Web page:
Related to Sunday’s notes about not being driven by hype-cycles, this phrase ‘Best, not first’ feels like a good one to follow for public services implementing new or greenfield technologies.

It’s from a piece on Apple and their relative inaction on AI compared to Microsoft and Google. While Google and Microsoft have built generative AI versions of their search engines, Apple has “only” applied AI to their autocorrect feature.

But that’s good. Autocorrect is a feature with a wide surface area, used every day by billions of people, right at the core of the experience in almost every app on iOS.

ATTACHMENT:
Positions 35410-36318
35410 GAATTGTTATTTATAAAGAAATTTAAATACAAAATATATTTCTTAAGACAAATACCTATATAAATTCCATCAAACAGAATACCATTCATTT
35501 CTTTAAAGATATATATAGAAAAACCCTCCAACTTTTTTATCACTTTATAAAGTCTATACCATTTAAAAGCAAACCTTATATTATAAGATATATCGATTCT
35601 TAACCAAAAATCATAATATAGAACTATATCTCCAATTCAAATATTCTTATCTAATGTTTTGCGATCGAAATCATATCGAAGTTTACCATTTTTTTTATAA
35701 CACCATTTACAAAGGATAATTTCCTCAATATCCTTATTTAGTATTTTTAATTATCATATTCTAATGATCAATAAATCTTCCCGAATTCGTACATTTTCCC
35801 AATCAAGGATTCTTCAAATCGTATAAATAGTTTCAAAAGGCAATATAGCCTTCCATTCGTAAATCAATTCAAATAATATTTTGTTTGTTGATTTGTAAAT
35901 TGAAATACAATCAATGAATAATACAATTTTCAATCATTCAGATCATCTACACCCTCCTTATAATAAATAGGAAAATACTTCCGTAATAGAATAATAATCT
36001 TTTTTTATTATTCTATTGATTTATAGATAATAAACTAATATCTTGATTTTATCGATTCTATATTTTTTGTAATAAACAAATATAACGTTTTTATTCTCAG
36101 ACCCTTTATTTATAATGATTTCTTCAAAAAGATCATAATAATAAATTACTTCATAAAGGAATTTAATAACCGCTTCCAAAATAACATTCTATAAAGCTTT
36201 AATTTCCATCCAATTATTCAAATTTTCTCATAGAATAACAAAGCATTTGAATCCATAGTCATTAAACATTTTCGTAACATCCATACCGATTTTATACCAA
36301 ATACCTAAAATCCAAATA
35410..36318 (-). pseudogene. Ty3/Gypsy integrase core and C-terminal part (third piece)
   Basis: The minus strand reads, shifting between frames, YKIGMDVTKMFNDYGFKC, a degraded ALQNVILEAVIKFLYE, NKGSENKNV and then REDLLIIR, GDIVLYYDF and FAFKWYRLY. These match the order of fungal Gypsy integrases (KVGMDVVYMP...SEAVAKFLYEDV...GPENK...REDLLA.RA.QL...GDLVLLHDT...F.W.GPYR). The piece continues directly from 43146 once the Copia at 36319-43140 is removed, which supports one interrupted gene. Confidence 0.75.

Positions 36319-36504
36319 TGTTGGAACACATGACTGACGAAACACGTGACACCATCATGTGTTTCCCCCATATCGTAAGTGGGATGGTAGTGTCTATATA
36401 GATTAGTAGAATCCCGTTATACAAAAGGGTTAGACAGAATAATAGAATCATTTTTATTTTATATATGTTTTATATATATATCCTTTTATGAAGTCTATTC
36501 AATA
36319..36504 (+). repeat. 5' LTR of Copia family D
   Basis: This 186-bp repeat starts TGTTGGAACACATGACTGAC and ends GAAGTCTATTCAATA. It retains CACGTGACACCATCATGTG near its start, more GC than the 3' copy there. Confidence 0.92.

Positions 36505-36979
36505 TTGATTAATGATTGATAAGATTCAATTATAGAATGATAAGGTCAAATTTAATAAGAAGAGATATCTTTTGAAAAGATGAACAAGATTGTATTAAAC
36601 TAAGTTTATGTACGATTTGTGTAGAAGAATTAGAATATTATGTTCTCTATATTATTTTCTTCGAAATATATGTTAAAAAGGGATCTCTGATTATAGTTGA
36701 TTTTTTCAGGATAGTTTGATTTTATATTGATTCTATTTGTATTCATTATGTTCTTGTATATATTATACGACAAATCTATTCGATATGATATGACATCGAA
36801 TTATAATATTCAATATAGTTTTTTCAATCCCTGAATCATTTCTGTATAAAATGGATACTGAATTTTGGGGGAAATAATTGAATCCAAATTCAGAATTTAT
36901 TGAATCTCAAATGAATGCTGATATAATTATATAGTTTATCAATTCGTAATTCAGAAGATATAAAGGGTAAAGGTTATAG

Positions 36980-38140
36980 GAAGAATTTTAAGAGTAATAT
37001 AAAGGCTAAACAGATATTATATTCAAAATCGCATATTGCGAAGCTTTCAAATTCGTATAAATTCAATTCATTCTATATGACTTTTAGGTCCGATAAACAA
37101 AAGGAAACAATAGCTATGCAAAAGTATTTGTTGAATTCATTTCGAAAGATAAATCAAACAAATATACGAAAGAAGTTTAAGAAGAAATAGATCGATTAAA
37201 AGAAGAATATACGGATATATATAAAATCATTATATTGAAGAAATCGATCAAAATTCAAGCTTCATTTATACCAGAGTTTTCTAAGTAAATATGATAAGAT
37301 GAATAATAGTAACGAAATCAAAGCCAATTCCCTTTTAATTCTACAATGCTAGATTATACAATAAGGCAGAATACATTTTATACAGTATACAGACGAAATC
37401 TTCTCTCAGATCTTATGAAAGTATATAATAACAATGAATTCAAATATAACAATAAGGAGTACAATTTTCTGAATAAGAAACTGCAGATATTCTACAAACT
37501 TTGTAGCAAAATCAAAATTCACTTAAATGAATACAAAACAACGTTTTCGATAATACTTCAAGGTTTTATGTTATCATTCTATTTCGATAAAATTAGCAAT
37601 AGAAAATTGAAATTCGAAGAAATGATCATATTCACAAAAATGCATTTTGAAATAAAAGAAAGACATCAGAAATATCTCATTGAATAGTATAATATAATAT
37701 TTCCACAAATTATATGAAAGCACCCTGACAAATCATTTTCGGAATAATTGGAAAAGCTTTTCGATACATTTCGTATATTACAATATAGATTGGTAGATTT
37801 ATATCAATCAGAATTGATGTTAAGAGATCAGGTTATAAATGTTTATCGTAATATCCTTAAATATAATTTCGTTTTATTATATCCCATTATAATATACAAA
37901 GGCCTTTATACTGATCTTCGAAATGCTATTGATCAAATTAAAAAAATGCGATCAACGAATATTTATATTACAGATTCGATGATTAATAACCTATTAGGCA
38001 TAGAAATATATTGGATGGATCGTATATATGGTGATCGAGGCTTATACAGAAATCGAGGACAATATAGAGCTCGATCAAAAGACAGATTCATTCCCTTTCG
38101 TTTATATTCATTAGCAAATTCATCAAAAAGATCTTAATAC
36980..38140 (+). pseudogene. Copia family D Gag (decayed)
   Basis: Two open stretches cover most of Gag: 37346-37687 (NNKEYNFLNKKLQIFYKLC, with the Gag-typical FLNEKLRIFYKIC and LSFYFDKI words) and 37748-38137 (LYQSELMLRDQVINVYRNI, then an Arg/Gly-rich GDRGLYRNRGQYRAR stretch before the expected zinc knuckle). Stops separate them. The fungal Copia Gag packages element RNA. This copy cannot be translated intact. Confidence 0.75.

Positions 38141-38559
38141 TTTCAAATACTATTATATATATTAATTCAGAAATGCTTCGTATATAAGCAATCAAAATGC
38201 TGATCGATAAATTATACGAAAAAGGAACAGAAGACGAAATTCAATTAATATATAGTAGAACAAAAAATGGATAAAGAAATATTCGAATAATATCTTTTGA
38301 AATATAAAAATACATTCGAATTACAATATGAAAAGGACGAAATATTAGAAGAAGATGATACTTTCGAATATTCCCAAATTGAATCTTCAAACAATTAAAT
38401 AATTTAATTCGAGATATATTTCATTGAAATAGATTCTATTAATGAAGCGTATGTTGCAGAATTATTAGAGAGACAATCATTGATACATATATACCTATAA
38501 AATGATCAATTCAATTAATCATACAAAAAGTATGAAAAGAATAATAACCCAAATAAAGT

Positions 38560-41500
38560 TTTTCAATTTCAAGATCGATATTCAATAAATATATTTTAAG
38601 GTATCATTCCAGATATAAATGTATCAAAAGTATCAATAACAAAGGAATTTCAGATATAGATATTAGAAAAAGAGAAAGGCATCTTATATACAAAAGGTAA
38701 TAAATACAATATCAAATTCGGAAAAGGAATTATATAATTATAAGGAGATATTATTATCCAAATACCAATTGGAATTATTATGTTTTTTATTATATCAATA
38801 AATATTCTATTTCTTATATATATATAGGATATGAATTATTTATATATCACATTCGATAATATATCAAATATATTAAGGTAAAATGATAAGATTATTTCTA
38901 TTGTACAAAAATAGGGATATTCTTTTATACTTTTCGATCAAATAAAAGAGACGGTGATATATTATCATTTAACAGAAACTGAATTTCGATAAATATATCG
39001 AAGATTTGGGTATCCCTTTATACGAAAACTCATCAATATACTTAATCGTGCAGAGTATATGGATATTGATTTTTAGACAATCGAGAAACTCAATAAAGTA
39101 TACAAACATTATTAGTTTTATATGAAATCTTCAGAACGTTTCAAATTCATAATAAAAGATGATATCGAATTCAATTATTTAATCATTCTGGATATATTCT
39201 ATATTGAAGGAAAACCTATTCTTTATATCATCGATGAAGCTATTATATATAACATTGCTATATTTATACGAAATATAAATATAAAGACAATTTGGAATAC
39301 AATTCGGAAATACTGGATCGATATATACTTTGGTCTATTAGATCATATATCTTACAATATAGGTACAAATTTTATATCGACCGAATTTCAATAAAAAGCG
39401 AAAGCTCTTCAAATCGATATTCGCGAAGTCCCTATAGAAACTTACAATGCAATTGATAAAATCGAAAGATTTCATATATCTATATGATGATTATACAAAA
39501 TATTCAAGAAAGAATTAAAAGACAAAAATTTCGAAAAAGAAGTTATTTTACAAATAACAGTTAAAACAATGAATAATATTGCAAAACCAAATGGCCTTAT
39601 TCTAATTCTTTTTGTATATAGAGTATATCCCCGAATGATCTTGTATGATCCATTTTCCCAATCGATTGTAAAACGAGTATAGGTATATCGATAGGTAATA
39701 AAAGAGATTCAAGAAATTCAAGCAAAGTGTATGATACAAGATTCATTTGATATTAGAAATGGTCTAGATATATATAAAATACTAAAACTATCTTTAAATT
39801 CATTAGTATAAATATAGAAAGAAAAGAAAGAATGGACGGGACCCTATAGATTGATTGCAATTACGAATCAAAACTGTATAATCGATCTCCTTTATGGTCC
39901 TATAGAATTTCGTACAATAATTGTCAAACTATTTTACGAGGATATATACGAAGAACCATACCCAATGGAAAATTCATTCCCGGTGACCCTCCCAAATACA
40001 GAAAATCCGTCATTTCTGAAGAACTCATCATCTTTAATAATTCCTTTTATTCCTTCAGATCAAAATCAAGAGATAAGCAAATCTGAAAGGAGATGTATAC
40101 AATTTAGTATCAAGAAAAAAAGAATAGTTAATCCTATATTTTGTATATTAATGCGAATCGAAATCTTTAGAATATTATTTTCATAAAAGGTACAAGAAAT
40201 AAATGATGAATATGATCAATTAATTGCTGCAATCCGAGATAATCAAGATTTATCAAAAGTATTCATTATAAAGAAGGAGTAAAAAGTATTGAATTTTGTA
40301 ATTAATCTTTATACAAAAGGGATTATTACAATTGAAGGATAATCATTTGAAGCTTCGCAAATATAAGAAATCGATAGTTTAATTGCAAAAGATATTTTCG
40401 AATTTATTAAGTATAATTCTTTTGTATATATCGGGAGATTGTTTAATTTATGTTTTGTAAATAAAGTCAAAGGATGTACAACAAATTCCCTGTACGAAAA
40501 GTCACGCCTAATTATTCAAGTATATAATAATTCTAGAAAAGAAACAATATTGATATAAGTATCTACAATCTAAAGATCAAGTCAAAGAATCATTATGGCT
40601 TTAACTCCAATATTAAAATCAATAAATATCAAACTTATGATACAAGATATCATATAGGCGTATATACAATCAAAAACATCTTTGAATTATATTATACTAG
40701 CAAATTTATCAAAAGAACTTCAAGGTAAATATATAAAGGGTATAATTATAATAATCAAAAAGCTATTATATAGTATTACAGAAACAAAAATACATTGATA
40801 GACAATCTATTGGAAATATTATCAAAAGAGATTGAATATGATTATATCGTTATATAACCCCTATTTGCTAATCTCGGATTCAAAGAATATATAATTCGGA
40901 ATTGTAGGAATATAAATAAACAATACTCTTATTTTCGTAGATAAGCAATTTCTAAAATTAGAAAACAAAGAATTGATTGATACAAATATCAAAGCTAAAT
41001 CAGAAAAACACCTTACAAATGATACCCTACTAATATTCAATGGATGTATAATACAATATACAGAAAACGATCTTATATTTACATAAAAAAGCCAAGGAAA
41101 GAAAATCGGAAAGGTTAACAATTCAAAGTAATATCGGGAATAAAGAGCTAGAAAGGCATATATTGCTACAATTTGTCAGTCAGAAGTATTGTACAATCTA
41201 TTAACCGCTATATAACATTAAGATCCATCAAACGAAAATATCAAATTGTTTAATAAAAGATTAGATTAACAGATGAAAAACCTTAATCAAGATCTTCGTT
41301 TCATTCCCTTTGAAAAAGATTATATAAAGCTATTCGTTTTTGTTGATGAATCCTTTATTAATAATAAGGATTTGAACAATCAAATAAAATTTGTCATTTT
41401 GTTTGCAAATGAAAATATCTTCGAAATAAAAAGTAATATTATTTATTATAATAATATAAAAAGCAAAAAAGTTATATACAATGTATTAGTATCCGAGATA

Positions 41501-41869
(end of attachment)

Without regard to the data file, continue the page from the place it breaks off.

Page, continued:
That’s important. That’s utility over being flashy.

And here’s the ‘Best, not first’ phrase making an appearance.

Apple is almost never at the forefront of stuff like this. They’re a deliberate company. Their goal, as with any new technology, is to integrate it into products in meaningful ways best, not first.

Companies in the private sector are driven by competition in a market. If you don’t do something, your competitors will and they’ll eat up your market share. It’s why so many startups focus on creating an innovation moat, a competitive advantage that sets you apart and helps you overtake a market.

But public services don’t work like that. They’re not in a competitive context so don’t need to rush to be the first at something. They’re better off integrating a technology in deliberate ways rather than just to break some headlines.

Again, focus on creating meaningful experiences rather than announceables.